When a freshman earns a state swimming championship, it might be easy to spend summer resting on your laurels, waiting for the next varsity season to arrive.
Yet, Haley Yelle, a sophomore-to-be at Legacy, is working through the summer to better herself as a swimmer, both by technique and physical development.
Yelle won the 4A state title in the 200m Free and was second in the 500m Free last season and is on the verge of qualifying for the USA Swimming National Championships.
The fact she is still yet to qualify for the national meet may be one of the key reasons why Yelle is in the pool often and lifting weights twice a week.
Yelle said she’s practicing twice a day four days a week and once per day on Wednesday and Saturday. She takes Sunday off. She hits the weight room on Monday and Friday.
In her spare time of the summer vacation, Yelle volunteers her time working with the kids’ camp at Christ United Methodist.
What also may be driving Yelle is the realization that she is able to achieve goals which were initially just goals.
“My coaches told me I could do it, but I didn’t think it could become a reality,” Yelle said of making it to the state meet and capturing the event title. In addition to the first and second place finish in the individual events, Yelle was a member of the 400x4 Free relay which placed 15th at the state meet.
Yelle said the summer workouts are designed to help her shave about four seconds off her 200m and 500m times in order to qualify for the national meet.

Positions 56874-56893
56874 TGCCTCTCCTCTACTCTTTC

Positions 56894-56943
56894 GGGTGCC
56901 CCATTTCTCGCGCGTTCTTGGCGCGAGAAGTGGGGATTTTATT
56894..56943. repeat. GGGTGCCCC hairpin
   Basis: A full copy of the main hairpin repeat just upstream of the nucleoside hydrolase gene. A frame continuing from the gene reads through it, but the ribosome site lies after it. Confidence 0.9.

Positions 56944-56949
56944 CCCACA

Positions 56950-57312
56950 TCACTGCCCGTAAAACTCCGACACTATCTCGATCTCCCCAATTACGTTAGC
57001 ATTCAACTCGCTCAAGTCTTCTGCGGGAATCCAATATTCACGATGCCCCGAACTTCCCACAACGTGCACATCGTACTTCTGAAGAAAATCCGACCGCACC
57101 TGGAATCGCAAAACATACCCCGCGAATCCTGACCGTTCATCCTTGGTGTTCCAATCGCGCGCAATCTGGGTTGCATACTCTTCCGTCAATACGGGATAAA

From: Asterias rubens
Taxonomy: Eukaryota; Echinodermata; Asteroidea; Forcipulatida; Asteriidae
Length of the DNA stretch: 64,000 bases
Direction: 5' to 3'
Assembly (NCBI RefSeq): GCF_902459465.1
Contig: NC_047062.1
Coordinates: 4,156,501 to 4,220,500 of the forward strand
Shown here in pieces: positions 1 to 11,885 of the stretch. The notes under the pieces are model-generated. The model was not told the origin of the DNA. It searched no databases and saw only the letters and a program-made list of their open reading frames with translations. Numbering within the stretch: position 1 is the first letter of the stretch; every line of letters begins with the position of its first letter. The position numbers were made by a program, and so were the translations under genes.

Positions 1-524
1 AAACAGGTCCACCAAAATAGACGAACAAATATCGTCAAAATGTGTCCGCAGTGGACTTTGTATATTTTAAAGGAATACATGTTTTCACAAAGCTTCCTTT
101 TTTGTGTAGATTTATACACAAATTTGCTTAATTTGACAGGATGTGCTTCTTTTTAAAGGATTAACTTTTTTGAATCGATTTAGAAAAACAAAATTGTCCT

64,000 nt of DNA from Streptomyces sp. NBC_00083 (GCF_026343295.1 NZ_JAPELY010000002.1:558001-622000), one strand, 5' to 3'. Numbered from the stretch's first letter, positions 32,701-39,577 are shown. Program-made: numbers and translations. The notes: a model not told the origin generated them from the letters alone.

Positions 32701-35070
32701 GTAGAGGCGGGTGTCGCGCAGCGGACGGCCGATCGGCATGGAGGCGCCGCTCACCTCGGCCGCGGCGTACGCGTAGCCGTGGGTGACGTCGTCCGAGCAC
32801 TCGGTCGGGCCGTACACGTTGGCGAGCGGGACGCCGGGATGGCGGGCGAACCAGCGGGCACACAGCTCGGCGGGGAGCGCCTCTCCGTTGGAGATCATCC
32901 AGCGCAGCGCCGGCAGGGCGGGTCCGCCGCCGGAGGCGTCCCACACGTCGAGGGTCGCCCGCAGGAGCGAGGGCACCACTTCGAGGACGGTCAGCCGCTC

Although she said it will be easier to trim four seconds off the 500m event, Yelle feels her better event is the 200m. The qualifying time is based on the 2012 Olympic trial cut, with the 2016 qualifying times yet to be finalized.
“Personally, I’m better at the 200,” Yelle said. “I’ve been dropping more in the 200.”
The summer also offers a chance to focus on other strokes, such as the butterfly and back.
Yelle said she’s been working on a few other strokes with varying levels of success so far to become a more well-rounded swimming competitor.
The secondary strokes aren’t the only thing a bit different for Yelle in working in the summer season. Yelle said swimming the “long course” in Olympic-sized pools is different than the “short course” swimming in the varsity season. Longer pool lengths cut down on the number of turns in races and makes for a completely different style of racing, she said.
“It becomes more of an endurance race,” Yelle said of the longer pool, while the varsity swimming becomes more of a sprint.
But Yelle looks forward to getting back to her Legacy teammates and working on another successful season.
“I’m looking forward to seeing my teammates and encourage them and inspiring them in their events, too,” Yelle said of the chance for the hard work together to build strong bonds.
The advantage, though, of working out in the summer with select teammates from others she’ll likely compete against in high school competition, is that she can see how others train.
“You can compare yourself to them,” she said. “I can tell myself, ‘I know the only reason she beat me is that she works harder in practice,’” Yelle said of the mental aspect of pushing herself in practices.
“It’s hard to lose to other people sometimes,” she said of the success of her select teammates during the varsity season, “but I’m happy for them.”